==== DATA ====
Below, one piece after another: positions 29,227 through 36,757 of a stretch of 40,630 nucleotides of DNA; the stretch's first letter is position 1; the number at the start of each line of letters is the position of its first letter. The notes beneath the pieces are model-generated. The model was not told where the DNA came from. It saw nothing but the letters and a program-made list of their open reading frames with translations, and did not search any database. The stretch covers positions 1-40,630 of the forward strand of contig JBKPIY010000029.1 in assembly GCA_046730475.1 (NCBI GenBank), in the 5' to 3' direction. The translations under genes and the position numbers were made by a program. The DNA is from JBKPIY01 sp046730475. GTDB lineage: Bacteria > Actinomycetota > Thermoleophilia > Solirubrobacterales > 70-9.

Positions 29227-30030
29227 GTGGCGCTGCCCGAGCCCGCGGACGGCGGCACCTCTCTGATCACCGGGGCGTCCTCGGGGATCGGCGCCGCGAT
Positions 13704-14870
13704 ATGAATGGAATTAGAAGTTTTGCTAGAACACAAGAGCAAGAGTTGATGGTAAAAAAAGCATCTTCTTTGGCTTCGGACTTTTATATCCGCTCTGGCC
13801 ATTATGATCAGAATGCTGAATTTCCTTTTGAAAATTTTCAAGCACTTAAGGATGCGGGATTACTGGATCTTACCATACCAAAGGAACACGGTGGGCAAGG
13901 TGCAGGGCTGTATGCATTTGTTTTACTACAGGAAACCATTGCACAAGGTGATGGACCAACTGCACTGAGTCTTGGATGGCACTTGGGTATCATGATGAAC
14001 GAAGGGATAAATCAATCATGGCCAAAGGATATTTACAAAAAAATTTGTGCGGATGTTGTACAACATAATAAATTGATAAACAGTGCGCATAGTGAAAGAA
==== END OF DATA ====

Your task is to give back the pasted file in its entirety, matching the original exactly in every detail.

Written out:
Below, one piece after another: positions 29,227 through 36,757 of a stretch of 40,630 nucleotides of DNA; the stretch's first letter is position 1; the number at the start of each line of letters is the position of its first letter. The notes beneath the pieces are model-generated. The model was not told where the DNA came from. It saw nothing but the letters and a program-made list of their open reading frames with translations, and did not search any database. The stretch covers positions 1-40,630 of the forward strand of contig JBKPIY010000029.1 in assembly GCA_046730475.1 (NCBI GenBank), in the 5' to 3' direction. The translations under genes and the position numbers were made by a program. The DNA is from JBKPIY01 sp046730475. GTDB lineage: Bacteria > Actinomycetota > Thermoleophilia > Solirubrobacterales > 70-9.

Positions 29227-30030
29227 GTGGCGCTGCCCGAGCCCGCGGACGGCGGCACCTCTCTGATCACCGGGGCGTCCTCGGGGATCGGCGCCGCGAT
Positions 13704-14870
13704 ATGAATGGAATTAGAAGTTTTGCTAGAACACAAGAGCAAGAGTTGATGGTAAAAAAAGCATCTTCTTTGGCTTCGGACTTTTATATCCGCTCTGGCC
13801 ATTATGATCAGAATGCTGAATTTCCTTTTGAAAATTTTCAAGCACTTAAGGATGCGGGATTACTGGATCTTACCATACCAAAGGAACACGGTGGGCAAGG
13901 TGCAGGGCTGTATGCATTTGTTTTACTACAGGAAACCATTGCACAAGGTGATGGACCAACTGCACTGAGTCTTGGATGGCACTTGGGTATCATGATGAAC
14001 GAAGGGATAAATCAATCATGGCCAAAGGATATTTACAAAAAAATTTGTGCGGATGTTGTACAACATAATAAATTGATAAACAGTGCGCATAGTGAAAGAA